Most Olympic athletes and hopefuls follow a predestined path to success in the world of elite sports—early introduction to sports, intensive training, worldwide competitions, and eventually, status as a decorated and celebrated athlete. For Erin Beck, a former ski prodigy, the path was less formulaic.
Beck grew up in Vail, Colorado, and started downhill skiing at 2 years old, racing by the age of 5, and soon was on the fast track to becoming a young sensation in the ski world.
But at the age of 13, while competing in the Aspen World Cup, Beck hit a knoll and crashed on site. She suffered severe injuries such as loss of a kidney and gallbladder in addition to intensive reconstructive surgery on her left shoulder. From the slopes to the ICU ward at the hospital, Beck had experienced a serious decline in her physical capabilities, which ultimately led to her withdrawal from the 1992 Olympic Games.
A combination of isolation, confusion, and sadness plagued Erin’s days of recovery and years that followed as she began to piece life back together without a foreseeable future in professional skiing. The daily tasks for your average teen like attending high school became insurmountable for Beck and her fragile emotional state.
"After my accident I entered a regular high school environment, which was again extremely difficult for me. I didn't know anyone in the high school, and I was extremely bullied during my time there," Beck shared with mbg on the phone. "I still feel the sense of abandonment from that accident."
She managed to return to skiing on a full-ride ski-racing scholarship at Montana State University but found that the sport didn’t bring her the same joy or fuel her ambitions anymore—in part because of emotional trauma tied to her experience.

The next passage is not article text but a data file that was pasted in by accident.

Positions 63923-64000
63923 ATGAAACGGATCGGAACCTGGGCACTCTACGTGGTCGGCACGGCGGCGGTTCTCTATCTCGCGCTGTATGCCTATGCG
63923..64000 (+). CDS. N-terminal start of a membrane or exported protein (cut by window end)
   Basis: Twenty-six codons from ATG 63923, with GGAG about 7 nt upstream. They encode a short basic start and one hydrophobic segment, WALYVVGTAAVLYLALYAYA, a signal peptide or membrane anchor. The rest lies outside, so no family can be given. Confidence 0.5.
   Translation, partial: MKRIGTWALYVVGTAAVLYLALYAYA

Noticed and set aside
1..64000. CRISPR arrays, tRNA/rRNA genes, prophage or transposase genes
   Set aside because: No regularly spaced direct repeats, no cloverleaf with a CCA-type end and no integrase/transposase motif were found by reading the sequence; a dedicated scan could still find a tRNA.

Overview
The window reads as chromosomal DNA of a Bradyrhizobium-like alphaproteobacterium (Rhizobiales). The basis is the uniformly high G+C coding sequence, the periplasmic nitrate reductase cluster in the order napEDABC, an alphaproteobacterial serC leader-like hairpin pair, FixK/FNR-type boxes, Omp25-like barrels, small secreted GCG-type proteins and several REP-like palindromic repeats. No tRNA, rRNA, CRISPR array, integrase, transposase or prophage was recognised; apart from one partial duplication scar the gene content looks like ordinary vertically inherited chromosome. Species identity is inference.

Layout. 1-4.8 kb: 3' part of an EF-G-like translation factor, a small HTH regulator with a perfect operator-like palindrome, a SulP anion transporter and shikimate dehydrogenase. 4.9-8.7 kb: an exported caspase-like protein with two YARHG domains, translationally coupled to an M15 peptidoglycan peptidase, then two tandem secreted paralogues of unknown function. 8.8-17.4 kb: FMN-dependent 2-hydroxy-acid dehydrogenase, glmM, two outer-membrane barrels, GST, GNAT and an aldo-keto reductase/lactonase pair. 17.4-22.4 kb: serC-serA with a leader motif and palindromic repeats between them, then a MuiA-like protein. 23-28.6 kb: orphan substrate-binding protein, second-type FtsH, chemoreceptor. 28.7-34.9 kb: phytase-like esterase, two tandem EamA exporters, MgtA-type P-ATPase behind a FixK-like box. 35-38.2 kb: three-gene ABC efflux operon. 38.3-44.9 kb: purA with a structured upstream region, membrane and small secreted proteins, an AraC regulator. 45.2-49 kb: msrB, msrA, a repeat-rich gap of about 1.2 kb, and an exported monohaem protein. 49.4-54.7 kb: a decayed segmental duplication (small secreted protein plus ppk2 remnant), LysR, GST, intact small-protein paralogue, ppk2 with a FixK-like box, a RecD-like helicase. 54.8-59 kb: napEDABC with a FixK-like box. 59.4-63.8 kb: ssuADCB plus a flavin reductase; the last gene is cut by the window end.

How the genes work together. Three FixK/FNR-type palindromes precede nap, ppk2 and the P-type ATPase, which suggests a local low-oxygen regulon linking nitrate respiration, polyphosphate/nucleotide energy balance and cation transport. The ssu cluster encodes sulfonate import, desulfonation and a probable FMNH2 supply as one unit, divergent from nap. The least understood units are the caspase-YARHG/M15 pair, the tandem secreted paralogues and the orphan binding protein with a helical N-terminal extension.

"During this time I was extremely abused by my mother and had dealt with several bouts of anxiety, depression, and a feeling of being lost and trying to figure out what my life was supposed to be about if I wasn't able to ski race."
A new move to New York City and a PR career in health and wellness led Beck to the practice of yoga, per a recommendation from a fellow fitness friend. "When I entered yoga, I was at my lowest; I was in such a depressed state," she shared, noting that yoga’s built-in sense of community encouraged her to seek out the practice on a more regular basis. "I was trying all of these different workouts around the city—from boxing to cycling—but nothing was connecting in the mind-body-spirit way I craved." For Beck, yoga was the catalyst for the shift that would take place next in her life: acceptance and forgiveness, for herself and by herself.
"My mood changed drastically, almost instantly. My ability to handle stressful situations and resolve conflict and stand up for myself improved greatly."
Among the elements of yoga that resonated most with Beck, the mindfulness aspect became a fundamental tool that assisted with her new perspective on life. Committed to both the philosophy and practice of yoga, Beck immersed herself in the world of yoga, including a move to Miami, where she builds her days around a deep focus on strengthening her knowledge, skill of the discipline, and relationship with herself.
"I am still healing to this day, but I have come to terms with everything, and I really believe that my journey has made me so strong, and now I want to share my story in hopes that it can inspire and help others who may be experiencing mental health setbacks—to let them know that they are not alone and that there is hope."
Searching for more yogi inspiration? Read how this woman used yoga to fall in love with herself again.
And are you ready to learn more about what anxiety, brain health, and your diet all have in common? Register now for our FREE Functional Nutrition Webinar with Dr. Mark Hyman.